Reports have started to emerge from Artesia, New Mexico, suggesting that conditions are dangerous and unhealthy inside the family detention center that was created almost overnight at a Federal Law Enforcement Training Center (FLETC). Others have expressed concerns that procedures within the detention center present a threat to due process that could result in women and children who have sought refuge at the U.S.-Mexico border being sent back into harm's way.
Immigration and Customs Enforcement (ICE) has allowed some to tour the facility, including Tannia Esparza, executive director of Young Women United. Esparza told the Associated Press that the women she visited in Artesia reported that children were sick with coughs and diarrhea but were not given medication and that pregnant women are being targeted for quick deportation.
President Barack Obama will be in Texas this week for a fundraising event in Austin. He will also be meeting with Texas Governor Rick Perry to discuss the government’s response to an increase in the number of Central American children and families coming to the Texas-Mexico border to seek asylum.
While many communities in Texas have responded by opening their arms to provide shelter to unaccompanied children, the Obama administration has requested an additional $3.7 billion in money that would mostly be spent on border enforcement, detention, and deportation. This comes despite the fact that federal spending on immigration enforcement already surpasses all other federal law enforcement activities combined.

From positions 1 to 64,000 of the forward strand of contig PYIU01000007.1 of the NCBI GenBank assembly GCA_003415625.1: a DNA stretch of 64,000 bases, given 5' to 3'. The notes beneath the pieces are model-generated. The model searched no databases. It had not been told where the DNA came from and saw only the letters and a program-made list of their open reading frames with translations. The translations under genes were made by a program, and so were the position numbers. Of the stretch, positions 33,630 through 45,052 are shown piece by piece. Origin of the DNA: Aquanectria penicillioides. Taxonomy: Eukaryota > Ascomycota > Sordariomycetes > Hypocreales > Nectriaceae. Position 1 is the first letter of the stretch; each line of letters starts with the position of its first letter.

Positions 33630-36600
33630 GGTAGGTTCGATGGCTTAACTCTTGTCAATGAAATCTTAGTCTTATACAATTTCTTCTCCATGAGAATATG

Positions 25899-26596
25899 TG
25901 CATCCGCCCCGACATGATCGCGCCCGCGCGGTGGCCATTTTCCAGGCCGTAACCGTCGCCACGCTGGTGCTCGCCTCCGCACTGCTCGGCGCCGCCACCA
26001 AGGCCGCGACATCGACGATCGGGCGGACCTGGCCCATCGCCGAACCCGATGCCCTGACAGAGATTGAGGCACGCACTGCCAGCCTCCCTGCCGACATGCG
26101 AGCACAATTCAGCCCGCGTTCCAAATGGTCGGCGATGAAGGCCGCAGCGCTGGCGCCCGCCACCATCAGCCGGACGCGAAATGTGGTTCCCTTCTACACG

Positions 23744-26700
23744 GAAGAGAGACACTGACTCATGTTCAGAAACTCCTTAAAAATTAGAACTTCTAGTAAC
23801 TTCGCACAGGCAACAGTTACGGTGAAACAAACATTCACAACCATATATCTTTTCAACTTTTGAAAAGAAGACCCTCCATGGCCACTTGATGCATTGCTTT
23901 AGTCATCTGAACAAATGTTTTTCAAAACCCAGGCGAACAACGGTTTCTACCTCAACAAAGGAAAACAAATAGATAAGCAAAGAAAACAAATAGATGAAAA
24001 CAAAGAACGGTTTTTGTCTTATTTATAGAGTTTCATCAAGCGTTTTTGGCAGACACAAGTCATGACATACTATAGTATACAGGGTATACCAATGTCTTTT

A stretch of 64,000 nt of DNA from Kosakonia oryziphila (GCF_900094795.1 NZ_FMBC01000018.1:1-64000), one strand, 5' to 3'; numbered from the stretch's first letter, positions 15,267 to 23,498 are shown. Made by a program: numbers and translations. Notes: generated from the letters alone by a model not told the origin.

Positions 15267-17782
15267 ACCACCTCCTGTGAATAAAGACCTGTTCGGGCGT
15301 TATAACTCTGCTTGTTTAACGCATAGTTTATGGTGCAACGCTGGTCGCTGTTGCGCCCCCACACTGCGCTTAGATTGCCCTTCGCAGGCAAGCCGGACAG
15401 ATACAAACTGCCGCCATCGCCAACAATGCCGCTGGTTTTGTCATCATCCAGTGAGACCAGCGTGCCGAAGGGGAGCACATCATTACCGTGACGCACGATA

Included in the supplemental spending request is $897 million to detain and deport refugee families. Reports have emerged from D.C. that the administration may be considering more than 6,000 new family detention beds, up from only 80 beds currently detaining families. The administration has already begun sending asylum-seeking refugee families to be housed at a Federal Law Enforcement Training Center in Artisia, New Mexico.
The Texas Sunset Advisory Commission regularly reviews state agencies to assess functionality and efficiency. This year Texas’ Health and Human Services Commission (HHSC) is under review. During its response to the Commission yesterday, Health and Human Services Commissioner Janek felt compelled to use his time in front of legislators to promote privatization of state hospitals which provide voluntary and court-ordered inpatient mental health treatment.
Allies across the state were hoping Texas’ attempts to privatize state hospitals ended in 2012 when Department of State Health Services Commissioner Lakey rejected GEO Group’s bid to take over Kerrville State Hospital. We celebrated that victory in a previous blog post, but now, two years later, DSHS has issued a Request for Proposals for operation of Terrell State Hospital. DSHS plans to award a five-year contract as soon as August 15, 2014.
The RFP raises concerns for various reasons, but most notably because it indicates that eligible applicants “must be an entity with at least three years’ experience operating a Joint Commission-accredited psychiatric inpatient facility and demonstrate the financial strength to operate a large psychiatric hospital.” These requirements narrow the applicant pool considerably, leaving the bidding to only a few large companies, including the for-profit private prison corporation GEO Group, which has a sordid history delivering mental health services in Texas facilities.[node:read-more:link]